groundwork in Bonn for Chancellor Helmut Kohl's planned visit
to Kiev in June. -Roman Solchanyk

LALUMIéRE IN BELARUS. Secretary General of the Council of Europe
Catherine Lalumire arrived in Belarus on an official visit,
Postfaktum Radie reported on 3 May. During her stay she met with
Supreme Soviet Chairman Stanislau Shushkevich, Minister of Foreign
Affairs Petr Krauchenka, national deputies, and representatives
of political parties and movements. The visit focused on questions
relating to Belarus's entry into the European Community. Responding
to a question from Lalumire, Shushkevich responded that he does
not see entry into EC as conflicting with Belarus maintaining
its traditional close ties with Russia. -Ustina Markus

POLISH COALITION WOOS PEASANT ALLIANCE. The cabinet agreed on
4 May to raise minimum purchase prices on rye and wheat, provided
the Peasant Alliance returns to the ruling coalition, Polish
TV reports. This concession, essentially a promise of increased
subsidies for farmers, would satisfy one of the Peasant Alliance's
four conditions for returning to the government. Deputy Prime
Minister Henryk Goryszewski acknowledged that the bargain is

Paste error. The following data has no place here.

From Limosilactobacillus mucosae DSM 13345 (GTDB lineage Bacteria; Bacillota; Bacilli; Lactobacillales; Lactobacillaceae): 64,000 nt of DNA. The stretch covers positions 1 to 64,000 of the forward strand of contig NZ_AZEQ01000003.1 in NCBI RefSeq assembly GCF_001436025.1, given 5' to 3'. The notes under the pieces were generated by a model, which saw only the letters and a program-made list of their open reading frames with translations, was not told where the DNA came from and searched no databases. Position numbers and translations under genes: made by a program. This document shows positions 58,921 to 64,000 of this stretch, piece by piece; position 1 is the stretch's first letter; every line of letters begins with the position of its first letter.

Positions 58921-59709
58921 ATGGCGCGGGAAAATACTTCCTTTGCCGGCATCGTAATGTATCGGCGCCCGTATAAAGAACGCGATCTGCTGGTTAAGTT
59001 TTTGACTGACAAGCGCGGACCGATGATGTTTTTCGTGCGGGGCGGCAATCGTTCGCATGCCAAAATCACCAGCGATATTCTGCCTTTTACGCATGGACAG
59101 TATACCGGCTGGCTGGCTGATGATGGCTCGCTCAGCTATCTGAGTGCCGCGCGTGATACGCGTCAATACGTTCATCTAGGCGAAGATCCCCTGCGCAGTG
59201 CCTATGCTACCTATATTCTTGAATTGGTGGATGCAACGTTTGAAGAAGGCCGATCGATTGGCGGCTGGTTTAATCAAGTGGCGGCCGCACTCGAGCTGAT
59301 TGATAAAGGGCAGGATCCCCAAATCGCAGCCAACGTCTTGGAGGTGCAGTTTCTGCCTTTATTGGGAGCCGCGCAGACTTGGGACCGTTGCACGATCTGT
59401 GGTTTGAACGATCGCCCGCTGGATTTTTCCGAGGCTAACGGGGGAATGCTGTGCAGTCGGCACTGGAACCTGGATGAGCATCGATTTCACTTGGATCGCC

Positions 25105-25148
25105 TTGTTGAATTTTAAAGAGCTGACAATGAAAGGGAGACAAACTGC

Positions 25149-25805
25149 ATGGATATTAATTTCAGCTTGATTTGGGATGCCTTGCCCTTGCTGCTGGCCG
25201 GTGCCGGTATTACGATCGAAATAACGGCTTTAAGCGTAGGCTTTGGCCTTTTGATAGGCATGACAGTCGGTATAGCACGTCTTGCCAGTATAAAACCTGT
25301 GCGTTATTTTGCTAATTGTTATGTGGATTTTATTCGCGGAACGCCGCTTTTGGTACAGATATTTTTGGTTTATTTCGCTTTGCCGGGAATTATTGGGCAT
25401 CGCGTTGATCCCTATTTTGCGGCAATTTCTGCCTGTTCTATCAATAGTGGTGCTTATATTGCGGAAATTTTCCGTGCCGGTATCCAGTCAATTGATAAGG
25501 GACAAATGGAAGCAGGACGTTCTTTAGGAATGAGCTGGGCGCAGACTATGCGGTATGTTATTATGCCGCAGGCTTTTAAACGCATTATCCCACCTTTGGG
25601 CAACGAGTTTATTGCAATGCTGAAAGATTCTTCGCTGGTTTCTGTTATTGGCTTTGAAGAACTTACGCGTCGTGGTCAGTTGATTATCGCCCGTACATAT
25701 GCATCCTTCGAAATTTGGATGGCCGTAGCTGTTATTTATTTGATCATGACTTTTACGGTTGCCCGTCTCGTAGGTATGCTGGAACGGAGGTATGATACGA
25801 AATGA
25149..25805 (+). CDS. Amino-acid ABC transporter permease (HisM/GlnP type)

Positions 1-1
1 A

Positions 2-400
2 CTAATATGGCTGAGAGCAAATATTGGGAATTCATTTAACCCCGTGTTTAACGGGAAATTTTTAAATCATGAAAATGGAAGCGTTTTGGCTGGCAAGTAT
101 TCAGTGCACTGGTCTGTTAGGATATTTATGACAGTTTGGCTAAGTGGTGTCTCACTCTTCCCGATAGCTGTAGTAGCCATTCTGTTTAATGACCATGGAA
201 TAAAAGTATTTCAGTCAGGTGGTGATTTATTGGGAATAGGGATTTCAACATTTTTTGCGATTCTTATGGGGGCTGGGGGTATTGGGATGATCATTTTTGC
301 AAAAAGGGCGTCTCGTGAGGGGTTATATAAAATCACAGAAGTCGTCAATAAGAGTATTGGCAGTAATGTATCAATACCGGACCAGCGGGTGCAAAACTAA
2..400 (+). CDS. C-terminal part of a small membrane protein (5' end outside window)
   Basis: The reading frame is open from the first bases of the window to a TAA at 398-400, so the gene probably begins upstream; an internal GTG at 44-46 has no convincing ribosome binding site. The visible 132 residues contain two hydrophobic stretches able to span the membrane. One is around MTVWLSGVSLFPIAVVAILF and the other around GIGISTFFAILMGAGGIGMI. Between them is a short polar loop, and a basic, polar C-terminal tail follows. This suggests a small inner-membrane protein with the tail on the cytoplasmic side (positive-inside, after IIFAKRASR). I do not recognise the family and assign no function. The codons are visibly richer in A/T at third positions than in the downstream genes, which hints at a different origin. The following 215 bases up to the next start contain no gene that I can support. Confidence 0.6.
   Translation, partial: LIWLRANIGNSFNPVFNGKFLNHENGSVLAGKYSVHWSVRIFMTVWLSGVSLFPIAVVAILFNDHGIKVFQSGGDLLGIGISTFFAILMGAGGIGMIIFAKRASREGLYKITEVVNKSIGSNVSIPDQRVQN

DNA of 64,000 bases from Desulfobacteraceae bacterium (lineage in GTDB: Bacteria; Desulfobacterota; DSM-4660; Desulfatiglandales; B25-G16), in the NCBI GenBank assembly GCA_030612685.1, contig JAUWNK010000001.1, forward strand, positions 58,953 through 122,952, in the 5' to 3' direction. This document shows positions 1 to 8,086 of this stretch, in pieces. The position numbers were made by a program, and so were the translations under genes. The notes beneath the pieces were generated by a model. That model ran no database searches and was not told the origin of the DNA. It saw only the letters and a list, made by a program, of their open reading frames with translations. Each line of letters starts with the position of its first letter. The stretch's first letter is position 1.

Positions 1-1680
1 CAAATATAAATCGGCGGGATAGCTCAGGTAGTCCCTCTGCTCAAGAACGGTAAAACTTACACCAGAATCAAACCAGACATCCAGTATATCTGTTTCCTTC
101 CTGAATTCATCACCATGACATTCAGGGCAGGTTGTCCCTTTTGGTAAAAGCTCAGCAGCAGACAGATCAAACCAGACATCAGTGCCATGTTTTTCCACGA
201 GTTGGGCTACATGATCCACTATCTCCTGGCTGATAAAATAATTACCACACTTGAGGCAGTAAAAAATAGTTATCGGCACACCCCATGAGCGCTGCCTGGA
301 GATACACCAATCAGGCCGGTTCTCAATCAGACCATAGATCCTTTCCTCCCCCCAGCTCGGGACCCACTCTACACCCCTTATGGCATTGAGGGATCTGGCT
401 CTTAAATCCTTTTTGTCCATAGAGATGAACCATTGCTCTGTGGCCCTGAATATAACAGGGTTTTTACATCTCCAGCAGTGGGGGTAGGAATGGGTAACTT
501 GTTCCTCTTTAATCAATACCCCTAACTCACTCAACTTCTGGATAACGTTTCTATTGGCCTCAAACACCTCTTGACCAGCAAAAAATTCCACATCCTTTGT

"risky" and could result in higher food prices. But he suggested
that the decision was worth taking if it restores the coalition
to its previous strength. If the Peasant Alliance turns down
the offer, minimum grain prices will remain at their current
level. The coalition meets on 5 May to discuss the issue. The
daily Nowa Europa criticized the government's decision as an
"economic absurdity" and called the proposed bargain "especially
disturbing proof of the primacy of politics over economics."
-Louisa Vinton

PUBLIC SERVANTS, WALBRZYCH REGION ON STRIKE. Polish teachers
began a general strike on 5-May to demand cost-of-living increases
and the retraction of a government decision to cut the wage fund
by 5% in 1993. Teachers in many regions walked out a day early,
PAP reports. The strike is sponsored by Solidarity as part of
a national protest by employees paid from the state budget, whose
earnings now amount to about 85% of the national average. Education
Minister Zdobyslaw Flisowski appealed to teachers to return to
work to allow students to take their final exams. Other education
officials argued that many of the teachers' demands have already
been met and that the 1993 budget allows little leeway for additional
wage increases. Meanwhile, some 40 firms answered Solidarity's
call for a general strike in the Walbrzych region on 4 May. The
strike is legal; 80% of the work force in 140 firms voted to
strike in a referendum. The strikers are demanding more rapid
government action to restructure the region, which faces high
unemployment because of mine closings. -Louisa Vinton

POLISH ECONOMIC GROWTH CONTINUES. Polish industrial production
was 5.5% higher in the first quarter of 1993 than in the comparable
period the previous year, PAP reports. At a press conference
on 30-April, officials from the main statistical office (GUS)
reported that GDP, profits, and productivity all rose in the